An Australian Pelican Pelecanus conspicillatus benefits from the beating behaviour of a Pied Cormorant Phalacrocorax varius: a possible precursor to kleptoparasitism
||Love and Semeniuk
Food parasitism on pelican species by many groups of birds, especially Larus
spp. is well known and documented. Although the Pelicanidae
exhibit many behavioural and ecological traits known to facilitate parasitism, few accounts and studies of this feeding strategy by pelicans are known. The following report describes a series of inshore parasitic bouts by an Australian Pelican Pelicanus conspicillatus
on a Pied Cormorant Phalacrocorax varius
in Monkey Mia, Shark Bay, Western Australia.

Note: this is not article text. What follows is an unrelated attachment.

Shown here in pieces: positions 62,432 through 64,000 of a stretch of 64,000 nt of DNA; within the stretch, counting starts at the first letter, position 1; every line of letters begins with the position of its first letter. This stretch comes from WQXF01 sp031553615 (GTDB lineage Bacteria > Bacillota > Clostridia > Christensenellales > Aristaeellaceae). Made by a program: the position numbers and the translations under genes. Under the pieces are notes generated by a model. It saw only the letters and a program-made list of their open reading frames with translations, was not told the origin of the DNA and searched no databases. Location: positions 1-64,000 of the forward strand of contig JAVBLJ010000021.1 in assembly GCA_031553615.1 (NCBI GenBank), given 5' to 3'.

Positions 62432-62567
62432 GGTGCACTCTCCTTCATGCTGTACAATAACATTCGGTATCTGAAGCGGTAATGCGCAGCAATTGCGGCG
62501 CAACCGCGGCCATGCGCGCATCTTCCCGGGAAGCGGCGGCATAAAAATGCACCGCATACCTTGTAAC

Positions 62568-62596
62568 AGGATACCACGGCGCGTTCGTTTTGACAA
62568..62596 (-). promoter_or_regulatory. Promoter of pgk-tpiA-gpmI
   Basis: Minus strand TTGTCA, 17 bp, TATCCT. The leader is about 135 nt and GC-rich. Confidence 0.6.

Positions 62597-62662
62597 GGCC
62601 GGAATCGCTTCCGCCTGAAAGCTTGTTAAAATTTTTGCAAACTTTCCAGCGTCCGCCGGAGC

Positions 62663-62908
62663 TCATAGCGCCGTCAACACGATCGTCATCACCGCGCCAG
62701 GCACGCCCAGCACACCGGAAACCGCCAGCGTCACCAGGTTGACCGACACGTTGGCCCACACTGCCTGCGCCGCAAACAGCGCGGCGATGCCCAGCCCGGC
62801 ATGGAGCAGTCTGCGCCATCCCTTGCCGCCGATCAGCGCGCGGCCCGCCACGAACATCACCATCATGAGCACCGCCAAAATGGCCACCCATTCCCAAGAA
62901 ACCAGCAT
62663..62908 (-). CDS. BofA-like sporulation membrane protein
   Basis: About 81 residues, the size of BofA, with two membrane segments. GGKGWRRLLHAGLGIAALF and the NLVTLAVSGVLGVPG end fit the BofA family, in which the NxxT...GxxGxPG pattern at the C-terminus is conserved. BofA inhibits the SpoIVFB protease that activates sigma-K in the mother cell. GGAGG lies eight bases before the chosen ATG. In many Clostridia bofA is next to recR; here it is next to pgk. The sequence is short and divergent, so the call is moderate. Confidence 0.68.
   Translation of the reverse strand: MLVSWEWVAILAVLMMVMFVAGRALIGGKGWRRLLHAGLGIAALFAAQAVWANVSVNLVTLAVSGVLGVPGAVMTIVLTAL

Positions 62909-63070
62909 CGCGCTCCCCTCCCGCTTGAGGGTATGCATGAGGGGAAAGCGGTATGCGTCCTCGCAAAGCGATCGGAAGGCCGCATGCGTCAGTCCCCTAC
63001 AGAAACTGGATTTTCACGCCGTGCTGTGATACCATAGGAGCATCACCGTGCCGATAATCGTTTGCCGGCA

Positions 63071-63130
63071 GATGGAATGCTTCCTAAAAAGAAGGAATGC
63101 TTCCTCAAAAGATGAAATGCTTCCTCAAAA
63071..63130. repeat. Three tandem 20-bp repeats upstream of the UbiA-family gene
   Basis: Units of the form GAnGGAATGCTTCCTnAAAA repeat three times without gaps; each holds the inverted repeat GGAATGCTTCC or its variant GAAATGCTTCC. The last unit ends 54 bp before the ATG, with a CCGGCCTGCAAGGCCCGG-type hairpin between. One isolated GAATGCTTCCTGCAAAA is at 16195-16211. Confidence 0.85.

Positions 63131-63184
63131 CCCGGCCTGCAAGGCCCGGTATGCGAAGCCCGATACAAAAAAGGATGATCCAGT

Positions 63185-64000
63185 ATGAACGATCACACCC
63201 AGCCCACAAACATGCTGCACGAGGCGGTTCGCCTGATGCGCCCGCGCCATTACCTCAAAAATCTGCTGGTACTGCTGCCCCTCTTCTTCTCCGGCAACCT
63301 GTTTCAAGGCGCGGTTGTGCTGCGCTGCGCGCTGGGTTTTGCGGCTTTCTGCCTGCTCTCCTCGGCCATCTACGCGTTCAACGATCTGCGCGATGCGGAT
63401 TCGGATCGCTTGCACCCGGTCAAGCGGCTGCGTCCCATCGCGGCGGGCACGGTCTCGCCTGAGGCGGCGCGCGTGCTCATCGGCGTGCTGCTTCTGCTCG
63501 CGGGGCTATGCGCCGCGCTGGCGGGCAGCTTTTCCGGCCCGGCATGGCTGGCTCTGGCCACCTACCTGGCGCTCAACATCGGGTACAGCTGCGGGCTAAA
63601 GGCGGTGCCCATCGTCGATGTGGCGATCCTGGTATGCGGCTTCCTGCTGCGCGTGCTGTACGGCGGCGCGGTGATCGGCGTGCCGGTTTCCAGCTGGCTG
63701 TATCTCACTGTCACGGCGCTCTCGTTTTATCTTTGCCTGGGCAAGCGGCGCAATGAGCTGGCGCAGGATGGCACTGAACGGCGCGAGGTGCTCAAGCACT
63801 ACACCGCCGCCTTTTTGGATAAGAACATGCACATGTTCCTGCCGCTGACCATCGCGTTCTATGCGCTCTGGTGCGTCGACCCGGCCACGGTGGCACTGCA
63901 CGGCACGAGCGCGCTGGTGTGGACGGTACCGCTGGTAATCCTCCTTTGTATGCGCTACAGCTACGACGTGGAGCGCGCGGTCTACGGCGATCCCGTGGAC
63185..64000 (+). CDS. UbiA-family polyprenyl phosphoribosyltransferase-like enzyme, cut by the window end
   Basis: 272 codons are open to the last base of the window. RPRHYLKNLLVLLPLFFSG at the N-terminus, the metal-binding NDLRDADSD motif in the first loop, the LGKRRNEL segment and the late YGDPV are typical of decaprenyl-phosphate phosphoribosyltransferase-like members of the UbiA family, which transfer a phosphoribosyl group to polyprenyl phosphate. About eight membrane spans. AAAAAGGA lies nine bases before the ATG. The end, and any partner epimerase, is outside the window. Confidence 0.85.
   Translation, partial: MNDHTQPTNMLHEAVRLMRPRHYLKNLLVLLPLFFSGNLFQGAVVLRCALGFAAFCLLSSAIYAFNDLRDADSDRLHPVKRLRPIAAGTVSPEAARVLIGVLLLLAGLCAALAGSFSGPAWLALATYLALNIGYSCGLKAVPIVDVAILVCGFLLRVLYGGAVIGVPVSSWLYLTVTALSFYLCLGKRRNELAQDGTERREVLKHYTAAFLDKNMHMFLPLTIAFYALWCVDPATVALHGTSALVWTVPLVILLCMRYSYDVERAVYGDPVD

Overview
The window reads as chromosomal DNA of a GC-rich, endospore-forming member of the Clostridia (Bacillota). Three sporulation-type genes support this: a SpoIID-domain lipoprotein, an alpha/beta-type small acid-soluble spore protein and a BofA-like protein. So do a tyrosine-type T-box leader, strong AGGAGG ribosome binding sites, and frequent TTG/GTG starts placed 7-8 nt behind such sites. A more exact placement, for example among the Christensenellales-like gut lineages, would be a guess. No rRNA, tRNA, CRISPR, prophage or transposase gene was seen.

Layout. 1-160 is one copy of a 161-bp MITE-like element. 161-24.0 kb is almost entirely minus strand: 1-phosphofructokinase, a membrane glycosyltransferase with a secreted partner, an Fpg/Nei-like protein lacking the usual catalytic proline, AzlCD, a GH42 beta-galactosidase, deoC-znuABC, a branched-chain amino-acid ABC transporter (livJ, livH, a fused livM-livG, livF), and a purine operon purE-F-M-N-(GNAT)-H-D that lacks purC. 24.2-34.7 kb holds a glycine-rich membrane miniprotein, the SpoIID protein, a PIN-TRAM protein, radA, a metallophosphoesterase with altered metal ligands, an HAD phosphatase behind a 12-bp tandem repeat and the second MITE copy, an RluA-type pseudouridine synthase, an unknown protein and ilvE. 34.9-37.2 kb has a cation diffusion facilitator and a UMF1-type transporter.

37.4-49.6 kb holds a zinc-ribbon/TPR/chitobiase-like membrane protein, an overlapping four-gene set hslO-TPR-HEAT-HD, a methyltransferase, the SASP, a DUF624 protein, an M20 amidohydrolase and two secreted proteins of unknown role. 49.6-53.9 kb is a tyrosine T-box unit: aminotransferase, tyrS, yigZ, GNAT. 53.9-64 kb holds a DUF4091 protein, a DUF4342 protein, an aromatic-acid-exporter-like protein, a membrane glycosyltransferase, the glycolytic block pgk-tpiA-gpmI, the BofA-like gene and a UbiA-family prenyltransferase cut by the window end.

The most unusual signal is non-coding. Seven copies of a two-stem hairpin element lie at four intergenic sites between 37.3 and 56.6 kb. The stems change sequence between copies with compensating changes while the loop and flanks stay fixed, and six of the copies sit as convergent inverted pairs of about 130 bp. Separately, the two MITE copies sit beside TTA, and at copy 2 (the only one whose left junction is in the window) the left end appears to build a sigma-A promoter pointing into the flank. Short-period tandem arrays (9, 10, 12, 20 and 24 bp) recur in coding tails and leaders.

The pelican made no attempt to feed prior to the arrival of the cormorant and remained in association with the cormorant for well over a quarter of an hour. The observed behaviour was clearly one of interception of prey by the pelican, and not merely of capitalising on food which could not escape. Ecological and behavioural factors known to encourage parasitic behaviour, such as "beating", are discussed in relation to these observations, as is the possibility of this feeding association leading to kleptoparasitism, or food theft. Potential costs and benefits of this association for both species are briefly discussed, as is the possibility that the association was precipitated by the protection afforded by the physical presence of humans and their structures.
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